This brief tutorial shows students and new users how to use the whereis command on Ubuntu to find binary, source, and help manual pages for a given command.
For example, if you want to find the location of the bash command, including its source files and help manual pages, you use the whereis command in Linux.
For students or new users looking for a Linux system to start learning on, the easiest place to start is Ubuntu Linux OS. It’s a great Linux operating system for beginners.
Ubuntu is an open-source Linux operating system that runs on desktops, laptops, servers, and other devices.
About whereis command:
The whereis command is a command line utility that helps you find the locations of other commands’ binary, source files, and manual help pages.
The syntax is the rule and format of how the whereis command can be used. These syntax options can be reordered, but a straight format must be followed.,.
Below is an example syntax of how to use the whereis command.
whereis [options] command.
The command line options are switches or flags that determined how the commands are executed or controlled. They modify the behavior of the commands. They are separated by spaces and followed after the commands.
Below are some options for the whereis command:
|command||Replace command a command you want to search for|
|-b||If you use the -b option, the whereis command searches for a command’s binary file only.|
|-m||Use the -m option to only search for a command’ manual file and related information only|
|-s||Use the -s option to force whereis command to only search for a command source file only|
|-l||The –l option displays the output of the effective lookup paths for whereis command|
|–help||Display a help message and exit.|
Below are some examples of how to run and use the whereis on Ubuntu Linux.
Simply run the whereis to invoke it.
If you want to use the whereis command to find the binary, source file, and manual help pages for the bash command, simply run the command below:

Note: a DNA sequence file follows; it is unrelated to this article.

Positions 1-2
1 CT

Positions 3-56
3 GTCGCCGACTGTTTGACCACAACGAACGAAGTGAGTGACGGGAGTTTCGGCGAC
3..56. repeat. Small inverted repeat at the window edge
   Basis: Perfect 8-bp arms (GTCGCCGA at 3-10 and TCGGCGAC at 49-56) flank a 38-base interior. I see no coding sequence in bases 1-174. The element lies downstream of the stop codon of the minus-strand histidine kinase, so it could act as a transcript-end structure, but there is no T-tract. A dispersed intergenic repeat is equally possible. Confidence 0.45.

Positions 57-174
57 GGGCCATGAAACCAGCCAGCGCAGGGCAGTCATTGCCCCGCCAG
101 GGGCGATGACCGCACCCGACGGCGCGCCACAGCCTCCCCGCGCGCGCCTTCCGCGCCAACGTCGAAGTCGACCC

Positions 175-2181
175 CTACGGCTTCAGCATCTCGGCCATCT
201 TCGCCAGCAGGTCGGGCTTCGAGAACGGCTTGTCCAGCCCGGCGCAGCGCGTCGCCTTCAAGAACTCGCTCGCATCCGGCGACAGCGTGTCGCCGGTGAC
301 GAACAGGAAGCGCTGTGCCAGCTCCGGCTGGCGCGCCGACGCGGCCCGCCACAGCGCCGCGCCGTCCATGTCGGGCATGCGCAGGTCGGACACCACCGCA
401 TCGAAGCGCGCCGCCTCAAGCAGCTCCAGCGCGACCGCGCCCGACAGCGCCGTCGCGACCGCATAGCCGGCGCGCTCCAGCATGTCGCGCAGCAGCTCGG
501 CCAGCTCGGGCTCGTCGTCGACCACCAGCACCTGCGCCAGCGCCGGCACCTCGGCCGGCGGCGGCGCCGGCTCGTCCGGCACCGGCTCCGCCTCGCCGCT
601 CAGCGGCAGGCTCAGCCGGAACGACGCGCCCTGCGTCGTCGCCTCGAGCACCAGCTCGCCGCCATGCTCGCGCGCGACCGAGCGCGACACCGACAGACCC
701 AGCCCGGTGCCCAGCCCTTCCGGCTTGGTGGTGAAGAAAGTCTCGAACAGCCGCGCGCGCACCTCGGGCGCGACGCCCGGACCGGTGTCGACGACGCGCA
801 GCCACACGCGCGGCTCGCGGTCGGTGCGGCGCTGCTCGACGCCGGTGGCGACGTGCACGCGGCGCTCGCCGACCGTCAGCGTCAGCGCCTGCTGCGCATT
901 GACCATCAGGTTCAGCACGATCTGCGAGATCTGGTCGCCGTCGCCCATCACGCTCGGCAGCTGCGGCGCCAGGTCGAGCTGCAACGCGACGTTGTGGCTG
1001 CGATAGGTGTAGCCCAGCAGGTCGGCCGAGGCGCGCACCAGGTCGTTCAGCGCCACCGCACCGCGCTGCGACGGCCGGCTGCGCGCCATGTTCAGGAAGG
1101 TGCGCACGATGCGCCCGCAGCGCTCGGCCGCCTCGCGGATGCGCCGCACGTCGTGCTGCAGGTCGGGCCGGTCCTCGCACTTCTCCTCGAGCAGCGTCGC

When you run the above command, a similar line below should be displayed on your screen with the binary file, source, and help pages for the bash command:
Output: bash: /bin/bash /etc/bash.bashrc /usr/share/man/man1/bash.1.gz
The line above shows /bin/bash as the binary command file, /etc/bash.bashrc as its source, and /usr/share/man/man1/bash.1.gz as its manual page.
To list and identify all the location paths that the whereis command searches, simply run the whereis command with the -l option:
To search for a command’s binary file only and not include its source and help pages, run the whereis command with the -b option.
whereis -b bash
To display a command’s source file only without its binary file or help pages, run the where’s command with the -s option:
whereis -s bash
To display information for more than one command, simply include multiple commands when running the whereis command:
whereis bash nano
You should see the output below:
Output: bash: /bin/bash /etc/bash.bashrc /usr/share/man/man1/bash.1.gz nano: /bin/nano /usr/share/nano /usr/share/man/man1/nano.1.gz /usr/share/info/nano.info.gz
Congratulations! You have learned how to use the whereis command on Ubuntu Linux